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Coronial inquiry set to examine horrific cold case deaths of two Indigenous girls

Dechlan Brennan -

The following article contains names of people who have died, as well as graphic and disturbing details.

A coronial inquiry commencing next week may be the first step towards justice for two Indigenous girls who died in regional New South Wales in 1987.

The inquiry, which will begin on Monday in Bourke - a small town approximately 800 km north-west of Sydney - is likely to stir up feelings of anguish for the families of two young Aboriginal girls - Jacinta Rose Smith and Mona Lisa Smith - whose deaths remains unsolved.

Amidst the discrepancy in justice outcomes between Indigenous and non-Indigenous Australians, there remains little attention paid to their deaths, the trial, and the lack of an outcome 35 years on.

The 'accident'

Jacinta Rose 'Cindy' Smith, a 15-year-old Kunja Budjiti and Wangkumara girl, and her cousin Mona Lisa Smith, a 16-year-old Murrawarri and Kunja girl, were found at approximately 4am on the morning of December 6, 1987, about 63 km north of Bourke on a long stretch of the Mitchell Highway after dying in a horrific road accident.

Around 9.30 PM the day before, the two girls climbed into a Toyota Hilux driven by Alexander Ian Grant, a white excavator driver. When the vehicle crashed, the two girls - described as "inseparable since childhood" - suffered grotesque injuries.

Mona was allegedly found by motorists - face down in the gravel, partially scalped, missing an ear and without a pulse.

Cindy passed away as a result of massive internal injuries, after allegedly being found lying nearby on a tarpaulin. She was naked from the waist down, with her pants around her ankles, and her legs together.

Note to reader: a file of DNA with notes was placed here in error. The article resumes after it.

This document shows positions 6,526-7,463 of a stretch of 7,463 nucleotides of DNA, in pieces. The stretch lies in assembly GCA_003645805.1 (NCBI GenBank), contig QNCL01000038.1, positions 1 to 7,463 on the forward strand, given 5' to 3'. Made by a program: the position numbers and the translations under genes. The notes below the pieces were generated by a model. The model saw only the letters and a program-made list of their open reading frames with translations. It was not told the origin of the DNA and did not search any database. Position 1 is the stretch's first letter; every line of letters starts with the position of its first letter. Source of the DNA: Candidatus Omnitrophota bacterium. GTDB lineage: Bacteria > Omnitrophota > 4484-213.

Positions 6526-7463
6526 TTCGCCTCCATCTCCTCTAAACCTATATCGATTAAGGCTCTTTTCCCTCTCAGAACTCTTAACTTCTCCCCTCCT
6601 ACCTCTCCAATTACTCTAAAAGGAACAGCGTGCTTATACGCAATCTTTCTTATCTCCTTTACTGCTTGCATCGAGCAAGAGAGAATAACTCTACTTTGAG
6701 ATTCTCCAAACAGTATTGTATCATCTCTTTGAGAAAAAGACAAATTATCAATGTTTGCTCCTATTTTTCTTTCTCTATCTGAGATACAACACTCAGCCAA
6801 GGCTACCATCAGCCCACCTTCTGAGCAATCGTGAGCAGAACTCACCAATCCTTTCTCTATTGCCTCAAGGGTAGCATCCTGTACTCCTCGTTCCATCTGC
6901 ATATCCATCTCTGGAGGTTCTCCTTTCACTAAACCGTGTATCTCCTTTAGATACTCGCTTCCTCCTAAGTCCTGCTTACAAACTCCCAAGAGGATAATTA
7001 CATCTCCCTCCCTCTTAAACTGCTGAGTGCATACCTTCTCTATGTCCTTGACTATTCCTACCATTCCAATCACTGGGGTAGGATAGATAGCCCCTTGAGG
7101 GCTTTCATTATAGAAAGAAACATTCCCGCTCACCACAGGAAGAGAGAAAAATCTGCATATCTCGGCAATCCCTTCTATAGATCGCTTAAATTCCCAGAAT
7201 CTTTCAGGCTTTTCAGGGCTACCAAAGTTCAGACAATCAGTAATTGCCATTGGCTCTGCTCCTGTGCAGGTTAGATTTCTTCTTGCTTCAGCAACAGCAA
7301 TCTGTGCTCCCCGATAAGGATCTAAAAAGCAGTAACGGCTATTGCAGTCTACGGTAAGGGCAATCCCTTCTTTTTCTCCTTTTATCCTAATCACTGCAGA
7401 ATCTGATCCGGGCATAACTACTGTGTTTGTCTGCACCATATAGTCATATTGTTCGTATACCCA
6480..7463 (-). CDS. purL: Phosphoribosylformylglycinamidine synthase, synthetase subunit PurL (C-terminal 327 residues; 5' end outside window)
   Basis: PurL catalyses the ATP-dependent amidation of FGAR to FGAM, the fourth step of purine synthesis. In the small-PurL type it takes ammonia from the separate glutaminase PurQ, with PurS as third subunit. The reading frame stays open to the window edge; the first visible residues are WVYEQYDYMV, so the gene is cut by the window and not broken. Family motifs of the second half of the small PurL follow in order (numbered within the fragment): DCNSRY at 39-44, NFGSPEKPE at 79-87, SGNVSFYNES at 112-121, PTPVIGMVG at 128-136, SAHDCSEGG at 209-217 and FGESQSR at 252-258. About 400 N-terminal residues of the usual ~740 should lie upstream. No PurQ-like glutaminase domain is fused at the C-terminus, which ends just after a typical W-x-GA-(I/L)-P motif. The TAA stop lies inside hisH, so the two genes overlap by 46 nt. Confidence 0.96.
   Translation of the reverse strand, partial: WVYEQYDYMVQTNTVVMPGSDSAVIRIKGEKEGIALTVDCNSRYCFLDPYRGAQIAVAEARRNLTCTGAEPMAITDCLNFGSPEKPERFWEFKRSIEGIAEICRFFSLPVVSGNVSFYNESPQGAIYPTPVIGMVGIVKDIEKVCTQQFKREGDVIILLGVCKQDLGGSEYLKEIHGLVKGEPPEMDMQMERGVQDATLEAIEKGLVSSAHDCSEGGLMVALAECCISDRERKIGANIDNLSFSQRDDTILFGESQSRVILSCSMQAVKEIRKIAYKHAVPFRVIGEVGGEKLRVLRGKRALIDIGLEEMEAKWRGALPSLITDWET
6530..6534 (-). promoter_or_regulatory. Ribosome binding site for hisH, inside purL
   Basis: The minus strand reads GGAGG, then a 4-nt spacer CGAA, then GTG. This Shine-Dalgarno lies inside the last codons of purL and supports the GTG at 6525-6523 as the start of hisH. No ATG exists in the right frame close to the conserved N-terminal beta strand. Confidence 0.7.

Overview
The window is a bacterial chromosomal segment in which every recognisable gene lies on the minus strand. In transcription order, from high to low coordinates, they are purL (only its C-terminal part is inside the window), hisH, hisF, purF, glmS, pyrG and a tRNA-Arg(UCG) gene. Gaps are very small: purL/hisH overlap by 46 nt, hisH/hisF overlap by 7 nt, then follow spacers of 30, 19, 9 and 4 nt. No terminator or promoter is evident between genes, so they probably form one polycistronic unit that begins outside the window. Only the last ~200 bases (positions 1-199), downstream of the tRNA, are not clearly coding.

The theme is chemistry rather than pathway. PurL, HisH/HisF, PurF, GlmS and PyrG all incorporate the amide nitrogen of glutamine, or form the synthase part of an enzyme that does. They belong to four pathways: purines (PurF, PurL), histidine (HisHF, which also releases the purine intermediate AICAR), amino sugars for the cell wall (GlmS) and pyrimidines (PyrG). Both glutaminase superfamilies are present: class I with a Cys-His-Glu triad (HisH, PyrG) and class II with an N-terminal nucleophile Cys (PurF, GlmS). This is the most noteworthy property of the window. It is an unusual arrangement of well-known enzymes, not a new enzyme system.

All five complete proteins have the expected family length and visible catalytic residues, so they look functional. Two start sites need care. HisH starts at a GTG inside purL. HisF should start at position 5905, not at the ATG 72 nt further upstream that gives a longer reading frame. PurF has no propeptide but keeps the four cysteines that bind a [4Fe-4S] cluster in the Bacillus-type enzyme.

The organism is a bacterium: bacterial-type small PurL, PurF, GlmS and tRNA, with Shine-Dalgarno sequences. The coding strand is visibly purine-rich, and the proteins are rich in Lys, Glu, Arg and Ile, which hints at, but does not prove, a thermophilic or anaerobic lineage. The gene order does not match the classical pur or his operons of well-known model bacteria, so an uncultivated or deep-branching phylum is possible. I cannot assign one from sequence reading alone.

Statements indicate the motorists left the scene to contact the police. The NSW police noted that when they arrived at the scene, Cindy's legs had been spread apart and her shirt and bra had been pushed upwards. She had no pulse and had suffered the most horrific of internal injuries.

Grant, then 40, was found drunk and unharmed at the crash site. He was lying next to Cindy on the tarpaulin with his arm across the 15-year-old's chest. He has consumed 30 alcoholic drinks on the day and evening of the crash.

The National Indigenous Times understands Grant was not interviewed immediately after the accident and neither Crime Scene officers, nor the Accident Investigation Unit, arrived at the scene on the day of December 6.

In 2017, Grant passed away, having never spent one day in prison.

The Trial

Grant had been charged with culpable driving causing the death of Jacinta Rose Smith and Mona Lisa Smith, as well as indecently interfering with Cindy's corpse.

Despite Cindy being a child under NSW law, Grant was never charged with child abuse or sexual assault.

Less than one week from the trial, the charge of interfering with a corpse was 'no billed' (a deemed lack of evidence to go to trial) by the Department of Public Prosecutions (DPP) because medical evidence could not pinpoint Cindy's exact time of death.

The charge was dropped without consulting the families, who were first told on the opening day of the trial.

Grant was acquitted of culpable driving - despite the 30 drinks he had consumed in the previous 12 hours or so hours – by an all-white jury.

His legal team convinced the jury it was not beyond reasonable doubt he had been driving the car, arguing it had in fact been Mona who was behind the wheel of the ute when it crashed.

However, Grant has previously told officers that he was driving the vehicle; before changing his story.

Whilst the Crown lacked the medical evidence to ascertain the exact time of Cindy's death, there was no subsequent charge brought against Grant for what seemed equally as abhorrent: Cindy, if she wasn't deceased, was certainly dying.

There is no definitive evidence that Grant had intercourse with the innocent child, but the rearranging of clothing offers a compelling argument that this was the case. He was never charged with child abuse, attempted rape or any other sexual indiscretion pertaining to a child.

In a 2018 article in The Weekend Australian, Grant's Barrister, Tony Quinlivan, was reported to have "misgivings" about the result but maintained "justice was done" as the defence team had done their duty: to convince the jury that it was not beyond reasonable doubt Grant was driving the Hilux that night.

In the same article, Quinlivan conceded, despite no clear evidence Grant had sexual intercourse with Cindy, by "rearranging her clothing —obviously he did that. Blind Freddy could see he must have done that. He was probably doing something despicable at that point".